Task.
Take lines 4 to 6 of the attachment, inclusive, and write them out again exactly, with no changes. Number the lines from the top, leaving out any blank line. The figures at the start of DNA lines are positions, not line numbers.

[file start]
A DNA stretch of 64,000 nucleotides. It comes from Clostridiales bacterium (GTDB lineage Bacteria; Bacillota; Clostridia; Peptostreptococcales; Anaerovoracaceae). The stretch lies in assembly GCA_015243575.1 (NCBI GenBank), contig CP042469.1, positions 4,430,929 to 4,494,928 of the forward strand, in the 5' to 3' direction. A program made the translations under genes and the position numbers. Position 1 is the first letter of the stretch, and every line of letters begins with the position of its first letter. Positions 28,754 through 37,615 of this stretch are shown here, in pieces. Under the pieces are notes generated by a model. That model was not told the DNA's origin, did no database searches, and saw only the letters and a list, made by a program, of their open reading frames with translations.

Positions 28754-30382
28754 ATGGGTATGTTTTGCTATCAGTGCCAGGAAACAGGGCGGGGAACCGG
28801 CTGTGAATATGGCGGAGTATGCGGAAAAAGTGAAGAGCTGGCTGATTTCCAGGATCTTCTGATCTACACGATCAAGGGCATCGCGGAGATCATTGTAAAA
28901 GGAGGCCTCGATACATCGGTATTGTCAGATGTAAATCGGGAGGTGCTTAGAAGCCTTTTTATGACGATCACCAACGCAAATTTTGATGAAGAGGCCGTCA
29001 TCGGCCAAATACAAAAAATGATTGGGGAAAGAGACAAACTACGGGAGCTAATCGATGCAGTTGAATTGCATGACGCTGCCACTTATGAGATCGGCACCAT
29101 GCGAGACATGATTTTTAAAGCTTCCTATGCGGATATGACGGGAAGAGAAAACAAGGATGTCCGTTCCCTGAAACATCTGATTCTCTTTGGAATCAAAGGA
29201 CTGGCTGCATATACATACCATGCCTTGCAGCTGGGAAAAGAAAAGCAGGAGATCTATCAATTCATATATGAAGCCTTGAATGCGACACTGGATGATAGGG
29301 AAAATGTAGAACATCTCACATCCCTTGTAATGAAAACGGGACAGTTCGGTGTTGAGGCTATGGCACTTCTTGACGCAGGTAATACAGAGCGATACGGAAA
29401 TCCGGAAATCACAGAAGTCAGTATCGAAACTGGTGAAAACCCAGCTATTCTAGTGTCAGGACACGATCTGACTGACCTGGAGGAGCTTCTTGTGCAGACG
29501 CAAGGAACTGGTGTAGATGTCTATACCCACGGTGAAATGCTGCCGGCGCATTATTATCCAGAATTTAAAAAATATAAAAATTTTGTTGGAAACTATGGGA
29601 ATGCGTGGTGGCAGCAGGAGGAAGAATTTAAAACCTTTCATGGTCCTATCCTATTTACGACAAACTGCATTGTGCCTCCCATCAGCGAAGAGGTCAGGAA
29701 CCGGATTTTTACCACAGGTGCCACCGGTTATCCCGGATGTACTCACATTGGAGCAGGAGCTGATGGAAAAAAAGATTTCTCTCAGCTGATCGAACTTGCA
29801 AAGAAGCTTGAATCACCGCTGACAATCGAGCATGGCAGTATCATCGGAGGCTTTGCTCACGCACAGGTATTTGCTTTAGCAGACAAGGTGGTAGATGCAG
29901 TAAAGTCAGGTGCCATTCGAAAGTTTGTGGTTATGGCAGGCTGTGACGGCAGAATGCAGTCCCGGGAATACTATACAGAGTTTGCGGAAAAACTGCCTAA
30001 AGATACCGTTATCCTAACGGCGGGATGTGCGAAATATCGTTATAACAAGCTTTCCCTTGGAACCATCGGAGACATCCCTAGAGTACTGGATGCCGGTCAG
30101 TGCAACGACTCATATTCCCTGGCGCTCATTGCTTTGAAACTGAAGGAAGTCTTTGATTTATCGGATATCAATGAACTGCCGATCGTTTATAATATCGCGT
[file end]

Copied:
28801 CTGTGAATATGGCGGAGTATGCGGAAAAAGTGAAGAGCTGGCTGATTTCCAGGATCTTCTGATCTACACGATCAAGGGCATCGCGGAGATCATTGTAAAA
28901 GGAGGCCTCGATACATCGGTATTGTCAGATGTAAATCGGGAGGTGCTTAGAAGCCTTTTTATGACGATCACCAACGCAAATTTTGATGAAGAGGCCGTCA
29001 TCGGCCAAATACAAAAAATGATTGGGGAAAGAGACAAACTACGGGAGCTAATCGATGCAGTTGAATTGCATGACGCTGCCACTTATGAGATCGGCACCAT